Walter Prevenier#

Dr. Walter Prevenier, born in 1934, defended his PhD at the Faculty of Philosophy and Litterature (Dept. of History) of the State University of Ghent in 1962. He continued his education by a postgraduate at the Ecole des Chartes (Paleography and Diplomatics) and the Law School of the Sorbonne (Canon Law) at Paris in 1959 1960. He has been teaching at the State University of Ghent, from 1967 to 1999, on the methodology of history and the social sciences, financial history, paleography and diplomatics and he gave practical courses on the late middle ages in the social and political area.

He is considered as an authority on the history of the social and cultural history of the Burgundian Netherlands (14th – 16th century), presented in several books in Dutch, English, French and German, and particularly in two syntheses, published by Cambridge University Press (‘The Burgundian Netherlands’, 1985) and Pennsylvania University Press (‘The Promised Lands’. 1999). A second area of interest is that of marriage and violence against women in the Middle Ages (‘Le Prince et le Peuple’, 1998; ‘Violence against Women in Fifteenth-Century France’, 1999). His third scientific territory is historiography and the methodology of the social sciences; on this issue he published a book in three languages, by Cornell University Press in English (‘From Reliable Sources’, 2001), in Dutch (‘Uit goede bron’, 1992), by Böhlau Verlag (Wien-Weimar) in German (‘Werkstatt des Historikers. Eine Einführung in die historischen Methoden’, 2004). He is also known as the author of many critical editions of medieval sources, such as the charters of the counts of Flanders and Hainaut (in three volumes), the accounts of the city of Ghent, the reports of the meetings of the Estates of Flanders and the Estates of Holland (medieval parliamentary institutions), from the 13th to the 15th century.

Dr. Walter Prevenier has been invited as a visiting professor by many institutions, especially the University of Utrecht (The Netherlands) in 1968, the University of California in Berkeley (1983 and 2004), Rutgers University (1987 and 1989), Pennsylvania University, Philadelphia (1989), the University of Columbia (New York) (1993), the College of William and Mary in Williamsburg (Virginia) (1999 - 2000), the University of Princeton, Program in Medieval Studies (2000), the University of Columbia (New York) (2001 and 2002), the University of Berkeley (2004), the University of Columbia (New York) 2007. He was a member of the School of Historical Studies at the Institute for Advanced Study in Princeton in 1996 and in 1999. The area of his teaching included: the history of the Burgundian Netherlands, the Black Death in the 14th century, The Historian’s Craft (methodology of history), paleography.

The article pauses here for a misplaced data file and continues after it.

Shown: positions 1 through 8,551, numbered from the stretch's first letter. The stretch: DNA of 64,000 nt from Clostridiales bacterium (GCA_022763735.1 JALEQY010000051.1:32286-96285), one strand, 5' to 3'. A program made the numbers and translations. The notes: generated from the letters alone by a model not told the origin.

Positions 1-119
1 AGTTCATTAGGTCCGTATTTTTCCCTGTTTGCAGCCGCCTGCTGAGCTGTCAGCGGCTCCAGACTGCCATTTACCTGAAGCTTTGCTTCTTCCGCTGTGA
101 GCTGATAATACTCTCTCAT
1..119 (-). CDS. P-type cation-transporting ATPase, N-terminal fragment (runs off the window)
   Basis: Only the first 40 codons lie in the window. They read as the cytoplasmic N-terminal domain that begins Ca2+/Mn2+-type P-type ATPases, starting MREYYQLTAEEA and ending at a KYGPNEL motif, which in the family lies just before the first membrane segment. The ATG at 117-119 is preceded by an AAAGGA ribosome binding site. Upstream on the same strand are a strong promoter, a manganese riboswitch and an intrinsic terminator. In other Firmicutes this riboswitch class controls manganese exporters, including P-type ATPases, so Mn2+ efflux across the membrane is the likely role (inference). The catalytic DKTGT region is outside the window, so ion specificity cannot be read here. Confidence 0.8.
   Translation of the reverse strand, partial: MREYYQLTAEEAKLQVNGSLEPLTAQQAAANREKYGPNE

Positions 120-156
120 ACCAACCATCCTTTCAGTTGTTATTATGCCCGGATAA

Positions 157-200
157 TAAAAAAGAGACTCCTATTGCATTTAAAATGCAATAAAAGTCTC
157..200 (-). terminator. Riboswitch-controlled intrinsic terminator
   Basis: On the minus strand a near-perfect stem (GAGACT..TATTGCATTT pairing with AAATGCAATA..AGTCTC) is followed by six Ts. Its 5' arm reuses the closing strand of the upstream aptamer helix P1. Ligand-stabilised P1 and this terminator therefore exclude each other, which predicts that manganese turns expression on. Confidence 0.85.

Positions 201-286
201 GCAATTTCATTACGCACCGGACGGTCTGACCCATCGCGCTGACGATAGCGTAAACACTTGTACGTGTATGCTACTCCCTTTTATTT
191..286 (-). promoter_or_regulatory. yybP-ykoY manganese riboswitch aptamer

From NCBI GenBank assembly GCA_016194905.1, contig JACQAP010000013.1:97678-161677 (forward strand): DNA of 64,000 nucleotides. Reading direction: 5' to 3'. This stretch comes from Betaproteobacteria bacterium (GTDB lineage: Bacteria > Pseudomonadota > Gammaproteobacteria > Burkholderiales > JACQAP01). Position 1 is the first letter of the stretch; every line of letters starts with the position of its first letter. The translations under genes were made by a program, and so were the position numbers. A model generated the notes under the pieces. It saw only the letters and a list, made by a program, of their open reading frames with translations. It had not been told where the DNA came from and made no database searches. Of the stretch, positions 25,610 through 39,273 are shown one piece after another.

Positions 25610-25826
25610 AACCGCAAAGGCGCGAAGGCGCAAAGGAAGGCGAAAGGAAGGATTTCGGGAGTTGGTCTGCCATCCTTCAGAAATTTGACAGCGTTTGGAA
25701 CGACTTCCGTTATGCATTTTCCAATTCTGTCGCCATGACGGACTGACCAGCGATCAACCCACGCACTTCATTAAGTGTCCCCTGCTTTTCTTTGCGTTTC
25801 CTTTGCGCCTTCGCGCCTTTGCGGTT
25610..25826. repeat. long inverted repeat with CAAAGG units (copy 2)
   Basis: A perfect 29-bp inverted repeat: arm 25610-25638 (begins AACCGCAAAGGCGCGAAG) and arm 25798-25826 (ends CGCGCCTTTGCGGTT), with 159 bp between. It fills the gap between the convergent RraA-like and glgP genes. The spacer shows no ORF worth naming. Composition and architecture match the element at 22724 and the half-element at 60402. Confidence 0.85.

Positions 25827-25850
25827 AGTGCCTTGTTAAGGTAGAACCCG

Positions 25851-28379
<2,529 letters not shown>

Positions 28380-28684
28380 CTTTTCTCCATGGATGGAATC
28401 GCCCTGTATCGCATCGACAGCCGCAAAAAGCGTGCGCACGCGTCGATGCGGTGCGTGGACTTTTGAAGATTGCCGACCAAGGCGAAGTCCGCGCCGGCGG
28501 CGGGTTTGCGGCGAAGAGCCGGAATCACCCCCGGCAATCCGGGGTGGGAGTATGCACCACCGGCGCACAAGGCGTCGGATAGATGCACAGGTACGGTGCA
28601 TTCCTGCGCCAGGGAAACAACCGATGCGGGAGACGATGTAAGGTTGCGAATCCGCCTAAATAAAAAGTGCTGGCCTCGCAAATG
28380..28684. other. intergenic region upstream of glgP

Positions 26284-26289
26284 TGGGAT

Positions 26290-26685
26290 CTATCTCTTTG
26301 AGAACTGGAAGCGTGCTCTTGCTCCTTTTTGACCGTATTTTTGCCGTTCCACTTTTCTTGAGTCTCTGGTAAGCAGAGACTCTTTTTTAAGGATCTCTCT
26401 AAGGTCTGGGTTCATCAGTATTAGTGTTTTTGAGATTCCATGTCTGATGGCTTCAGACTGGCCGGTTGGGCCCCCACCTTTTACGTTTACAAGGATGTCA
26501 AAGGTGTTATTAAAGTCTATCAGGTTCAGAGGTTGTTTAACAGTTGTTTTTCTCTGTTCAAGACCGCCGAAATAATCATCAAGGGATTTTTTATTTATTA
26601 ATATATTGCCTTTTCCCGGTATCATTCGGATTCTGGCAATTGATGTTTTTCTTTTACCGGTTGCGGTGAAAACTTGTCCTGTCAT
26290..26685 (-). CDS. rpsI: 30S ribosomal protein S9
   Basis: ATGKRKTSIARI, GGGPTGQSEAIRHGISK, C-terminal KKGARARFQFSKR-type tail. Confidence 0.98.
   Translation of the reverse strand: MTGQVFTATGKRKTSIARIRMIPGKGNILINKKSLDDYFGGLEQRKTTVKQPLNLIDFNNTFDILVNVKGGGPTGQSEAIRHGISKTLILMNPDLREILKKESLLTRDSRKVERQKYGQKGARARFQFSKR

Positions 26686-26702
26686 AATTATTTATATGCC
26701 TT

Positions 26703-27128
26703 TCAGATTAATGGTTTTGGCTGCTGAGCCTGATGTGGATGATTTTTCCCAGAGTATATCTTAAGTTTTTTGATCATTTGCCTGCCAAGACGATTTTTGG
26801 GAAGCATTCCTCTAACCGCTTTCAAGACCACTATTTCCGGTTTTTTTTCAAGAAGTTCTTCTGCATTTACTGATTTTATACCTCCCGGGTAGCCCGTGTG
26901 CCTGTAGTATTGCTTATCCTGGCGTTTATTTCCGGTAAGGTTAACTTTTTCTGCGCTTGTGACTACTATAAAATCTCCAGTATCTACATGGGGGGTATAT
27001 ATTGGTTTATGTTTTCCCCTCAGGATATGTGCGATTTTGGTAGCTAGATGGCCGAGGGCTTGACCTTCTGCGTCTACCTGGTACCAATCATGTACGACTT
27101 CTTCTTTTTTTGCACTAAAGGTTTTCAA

Recognition came from several academies: he is a member of the Royal Flemish Academy of Sciences at Brussels since 1985; a member of the Academia Europea at Cambridge (UK) since 1989; a Corresponding Fellow of the Medieval Academy of America at Cambridge, Mass., since 1992; a member of the Royal Netherlands Academy of Arts and Sciences at Amsterdam since 1996; a Corresponding Fellow of the Royal Historical Society at London since 1996. He was acting president of the Council of the Academia Belgica at Rome from 1996 to 1999. He has been secretary of the Commission Royale d'Histoire in Brussels from 1982 to 1999. He was the Secretary General, from 1990 to 1996, and the President of the Commission Internationale de Diplomatique, from 1996 to 2002. He was the Chair of the Belgian Section of the "International Commission for the history of representative and parliamentary institutions" from 1977 to 1990.

Reference persons

  • prof. Dr. Jan De Vries, vice provost, University of Berkeley, Dept. Of History, 3229 Dwinelle Hall, Berkeley, CA, 94720-2550 (U.S.A.); devries@socrates.Berkeley.EDU
  • prof. Dr. Barbara Hanawalt, University of Ohio, dept. of History, 269 Dulles Hall, 230 West 17th Avenue, Columbus, Ohio 43210 (U.S.A.)
  • prof. Dr. Martha Howell, Columbia University, Dept. History, Fayerweather 614, New York, New York, 2527 – 10027 (U.S.A.);
  • prof. Dr. Olivier Guyotjeannin, Ecole des Chartes, 19 rue de la Sorbonne, F 75005 Paris ; ;
  • prof. Dr. Theo Koelzer, Universität Bonn, Konviktstraase 11, D – 53113 Bonn (Deutschland) ;

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